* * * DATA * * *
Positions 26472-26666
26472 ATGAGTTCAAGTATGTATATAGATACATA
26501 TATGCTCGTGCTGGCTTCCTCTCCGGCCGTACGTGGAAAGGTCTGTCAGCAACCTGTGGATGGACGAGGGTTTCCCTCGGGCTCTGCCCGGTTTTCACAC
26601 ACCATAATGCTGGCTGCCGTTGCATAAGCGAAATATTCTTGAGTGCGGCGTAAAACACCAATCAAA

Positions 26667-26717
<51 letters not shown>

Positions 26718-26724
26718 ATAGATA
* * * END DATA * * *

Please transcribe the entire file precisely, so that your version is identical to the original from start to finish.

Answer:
Positions 26472-26666
26472 ATGAGTTCAAGTATGTATATAGATACATA
26501 TATGCTCGTGCTGGCTTCCTCTCCGGCCGTACGTGGAAAGGTCTGTCAGCAACCTGTGGATGGACGAGGGTTTCCCTCGGGCTCTGCCCGGTTTTCACAC
26601 ACCATAATGCTGGCTGCCGTTGCATAAGCGAAATATTCTTGAGTGCGGCGTAAAACACCAATCAAA

Positions 26667-26717
<51 letters not shown>

Positions 26718-26724
26718 ATAGATA